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Economic diversification through agriculture is imperative, says CBN


Considering the important role agriculture plays in providing the impetus for economic growth and development, including provision of food and employment for the ever growing population, raw materials for the industrial sector and foreign exchange earnings from exports, it is the best route to economic diversification, especially in developing countries like Nigeria.

This was the position of the Deputy Governor in charge of Economic Policy, the Central Bank of Nigeria (CBN), Dr Okwu Joseph Nnanna, when he delivered the 26th pre-convocation lecture of the Abia State University, Uturu, on Friday, entitled, ‘Diversification of the Nigerian Economy through the Agricultural Sector.’

The lecture was chaired by the Vice Chancellor, Professor Uche Ikonne, who advised the students to apply the prescriptions for their own benefits, especially in the era of unavailable white collar jobs.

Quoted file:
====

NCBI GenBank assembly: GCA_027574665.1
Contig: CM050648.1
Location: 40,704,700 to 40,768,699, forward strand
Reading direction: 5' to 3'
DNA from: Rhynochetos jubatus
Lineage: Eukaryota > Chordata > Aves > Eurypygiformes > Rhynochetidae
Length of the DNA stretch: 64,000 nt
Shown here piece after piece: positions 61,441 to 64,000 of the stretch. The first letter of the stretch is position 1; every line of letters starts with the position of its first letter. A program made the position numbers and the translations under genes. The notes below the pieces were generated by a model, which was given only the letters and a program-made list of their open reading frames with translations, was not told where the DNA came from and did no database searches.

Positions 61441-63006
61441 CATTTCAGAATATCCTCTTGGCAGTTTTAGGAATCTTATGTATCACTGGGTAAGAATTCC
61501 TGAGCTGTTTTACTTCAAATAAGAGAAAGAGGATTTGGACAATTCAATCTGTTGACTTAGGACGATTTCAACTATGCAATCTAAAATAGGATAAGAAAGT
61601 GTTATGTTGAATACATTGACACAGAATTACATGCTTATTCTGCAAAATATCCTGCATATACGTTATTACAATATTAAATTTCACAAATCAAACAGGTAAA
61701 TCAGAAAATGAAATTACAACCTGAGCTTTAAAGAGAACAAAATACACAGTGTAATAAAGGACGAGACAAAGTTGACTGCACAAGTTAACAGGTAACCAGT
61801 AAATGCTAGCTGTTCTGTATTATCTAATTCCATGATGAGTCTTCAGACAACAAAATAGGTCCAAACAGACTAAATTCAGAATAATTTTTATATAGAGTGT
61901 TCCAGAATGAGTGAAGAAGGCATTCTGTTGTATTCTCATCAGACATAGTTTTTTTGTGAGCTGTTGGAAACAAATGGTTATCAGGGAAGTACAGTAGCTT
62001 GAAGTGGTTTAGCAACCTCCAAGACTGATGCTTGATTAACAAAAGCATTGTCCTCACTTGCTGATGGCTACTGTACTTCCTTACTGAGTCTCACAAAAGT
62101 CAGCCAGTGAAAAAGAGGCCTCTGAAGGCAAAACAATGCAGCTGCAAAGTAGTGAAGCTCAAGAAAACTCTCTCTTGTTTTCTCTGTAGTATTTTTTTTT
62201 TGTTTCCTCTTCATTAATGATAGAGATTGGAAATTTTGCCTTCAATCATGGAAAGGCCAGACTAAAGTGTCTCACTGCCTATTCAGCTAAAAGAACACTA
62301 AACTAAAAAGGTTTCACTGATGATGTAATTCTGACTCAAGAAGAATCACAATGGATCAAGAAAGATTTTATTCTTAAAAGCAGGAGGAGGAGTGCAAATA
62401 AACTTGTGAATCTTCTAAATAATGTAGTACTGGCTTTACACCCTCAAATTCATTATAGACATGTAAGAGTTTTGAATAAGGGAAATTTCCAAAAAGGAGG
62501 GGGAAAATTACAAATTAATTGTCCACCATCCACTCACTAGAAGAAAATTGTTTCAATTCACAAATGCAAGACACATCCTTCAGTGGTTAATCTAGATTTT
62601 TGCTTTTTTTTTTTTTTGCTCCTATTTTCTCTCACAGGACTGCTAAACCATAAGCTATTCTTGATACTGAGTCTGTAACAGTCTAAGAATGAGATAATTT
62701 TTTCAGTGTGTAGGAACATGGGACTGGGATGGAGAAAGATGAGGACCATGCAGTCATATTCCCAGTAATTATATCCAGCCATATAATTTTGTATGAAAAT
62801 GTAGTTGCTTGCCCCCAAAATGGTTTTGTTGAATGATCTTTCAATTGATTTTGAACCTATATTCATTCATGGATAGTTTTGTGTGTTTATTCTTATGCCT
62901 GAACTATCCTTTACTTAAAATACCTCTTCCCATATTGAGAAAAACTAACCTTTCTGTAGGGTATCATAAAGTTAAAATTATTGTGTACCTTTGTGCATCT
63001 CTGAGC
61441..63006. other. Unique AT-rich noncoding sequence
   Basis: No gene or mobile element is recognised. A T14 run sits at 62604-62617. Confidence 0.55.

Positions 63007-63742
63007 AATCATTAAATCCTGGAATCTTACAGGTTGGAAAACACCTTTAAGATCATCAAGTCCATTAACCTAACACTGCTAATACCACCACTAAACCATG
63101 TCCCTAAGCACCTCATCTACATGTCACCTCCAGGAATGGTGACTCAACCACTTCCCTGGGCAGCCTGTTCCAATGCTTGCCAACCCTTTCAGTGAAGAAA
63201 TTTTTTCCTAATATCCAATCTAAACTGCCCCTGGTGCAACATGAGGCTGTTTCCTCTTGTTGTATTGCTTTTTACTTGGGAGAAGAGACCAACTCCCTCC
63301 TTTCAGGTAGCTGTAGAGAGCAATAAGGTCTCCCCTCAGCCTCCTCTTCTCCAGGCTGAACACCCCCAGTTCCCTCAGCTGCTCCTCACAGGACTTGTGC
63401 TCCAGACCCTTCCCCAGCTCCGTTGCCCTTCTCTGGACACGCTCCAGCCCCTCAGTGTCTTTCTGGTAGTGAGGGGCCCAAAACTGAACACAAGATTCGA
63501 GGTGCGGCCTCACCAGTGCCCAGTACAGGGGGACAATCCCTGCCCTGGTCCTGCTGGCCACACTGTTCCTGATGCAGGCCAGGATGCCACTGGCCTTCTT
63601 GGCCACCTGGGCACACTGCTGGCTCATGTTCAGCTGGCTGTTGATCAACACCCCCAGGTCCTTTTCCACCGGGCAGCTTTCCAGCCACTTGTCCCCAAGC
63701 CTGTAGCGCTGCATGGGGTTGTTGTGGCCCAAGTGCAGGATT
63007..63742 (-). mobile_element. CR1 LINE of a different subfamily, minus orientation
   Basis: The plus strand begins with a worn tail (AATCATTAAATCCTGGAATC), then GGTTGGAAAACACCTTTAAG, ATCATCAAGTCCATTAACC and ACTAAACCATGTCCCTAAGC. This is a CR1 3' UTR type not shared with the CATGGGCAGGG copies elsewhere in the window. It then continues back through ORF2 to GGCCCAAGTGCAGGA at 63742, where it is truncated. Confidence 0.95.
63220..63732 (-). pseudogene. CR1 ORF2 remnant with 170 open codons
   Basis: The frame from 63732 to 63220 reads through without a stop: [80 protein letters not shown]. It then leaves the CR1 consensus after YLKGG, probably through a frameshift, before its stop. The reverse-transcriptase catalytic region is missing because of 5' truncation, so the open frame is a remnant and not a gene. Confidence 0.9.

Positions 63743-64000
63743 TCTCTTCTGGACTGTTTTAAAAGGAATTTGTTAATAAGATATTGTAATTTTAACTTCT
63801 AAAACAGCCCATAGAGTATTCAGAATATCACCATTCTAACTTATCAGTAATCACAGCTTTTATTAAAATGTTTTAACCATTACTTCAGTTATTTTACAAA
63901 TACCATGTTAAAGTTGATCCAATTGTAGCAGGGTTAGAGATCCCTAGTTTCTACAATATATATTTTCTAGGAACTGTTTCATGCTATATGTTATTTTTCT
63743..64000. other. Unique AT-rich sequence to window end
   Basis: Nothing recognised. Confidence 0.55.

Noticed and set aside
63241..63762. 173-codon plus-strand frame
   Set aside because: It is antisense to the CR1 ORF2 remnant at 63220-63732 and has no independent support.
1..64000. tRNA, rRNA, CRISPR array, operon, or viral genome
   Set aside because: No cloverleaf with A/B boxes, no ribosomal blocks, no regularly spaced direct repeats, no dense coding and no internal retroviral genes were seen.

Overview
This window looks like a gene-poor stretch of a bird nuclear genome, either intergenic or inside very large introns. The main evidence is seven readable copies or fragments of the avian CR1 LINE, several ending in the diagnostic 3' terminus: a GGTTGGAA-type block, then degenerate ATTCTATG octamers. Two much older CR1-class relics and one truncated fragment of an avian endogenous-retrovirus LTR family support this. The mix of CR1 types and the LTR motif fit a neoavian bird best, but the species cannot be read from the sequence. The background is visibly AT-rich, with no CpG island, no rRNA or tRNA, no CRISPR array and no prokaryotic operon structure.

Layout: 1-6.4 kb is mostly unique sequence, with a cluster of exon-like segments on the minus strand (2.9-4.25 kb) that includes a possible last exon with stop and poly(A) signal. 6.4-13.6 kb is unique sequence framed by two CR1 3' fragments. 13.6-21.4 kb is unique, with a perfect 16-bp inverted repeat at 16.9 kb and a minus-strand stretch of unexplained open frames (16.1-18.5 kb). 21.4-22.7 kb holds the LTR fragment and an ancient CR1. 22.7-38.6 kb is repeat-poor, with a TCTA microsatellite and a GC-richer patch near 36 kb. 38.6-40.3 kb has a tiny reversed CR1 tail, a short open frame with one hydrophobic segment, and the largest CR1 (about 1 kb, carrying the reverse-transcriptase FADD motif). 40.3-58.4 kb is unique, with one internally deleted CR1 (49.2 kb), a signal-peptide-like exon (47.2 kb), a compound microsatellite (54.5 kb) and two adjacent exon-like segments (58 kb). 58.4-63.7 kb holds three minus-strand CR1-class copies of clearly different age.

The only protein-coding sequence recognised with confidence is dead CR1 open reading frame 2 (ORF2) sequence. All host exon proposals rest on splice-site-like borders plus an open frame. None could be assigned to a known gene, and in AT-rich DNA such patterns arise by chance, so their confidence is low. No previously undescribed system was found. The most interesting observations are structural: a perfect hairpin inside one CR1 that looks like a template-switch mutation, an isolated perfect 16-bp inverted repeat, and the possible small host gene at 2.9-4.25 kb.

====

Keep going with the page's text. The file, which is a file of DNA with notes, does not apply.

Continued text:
He described economic diversification by the United Nation’s Framework on Climate Change as “a process through which a growing range and number of economic output is produced which specifically entails the diversification of markets for exports, income sources away from a mono domestic activity and the adaptation of multi-product line within and economic entity.”

According to the CBN deputy governor, following the dwindling revenues from oil from 1981 to 1990 and the consequent adoption of Structural Adjustment Programme (SAP) in 1986, the contribution of agriculture had improved in recent years to 21.7 and 22.7% in 2018 first and second quarters respectively, adding that this development reflects the impact of increased focus on agriculture.

Noting that data from the National Bureau of Statistics (NBS) indicates that the agricultural sector still remains the largest employer of labour force at 48.2%, Dr Nnanna stated that the scenario showed that with the right policies and interventions, the challenge of youth unemployment would be drastically addressed by the agricultural sector and its value chain.

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CBNOkwu Joseph Nnanna
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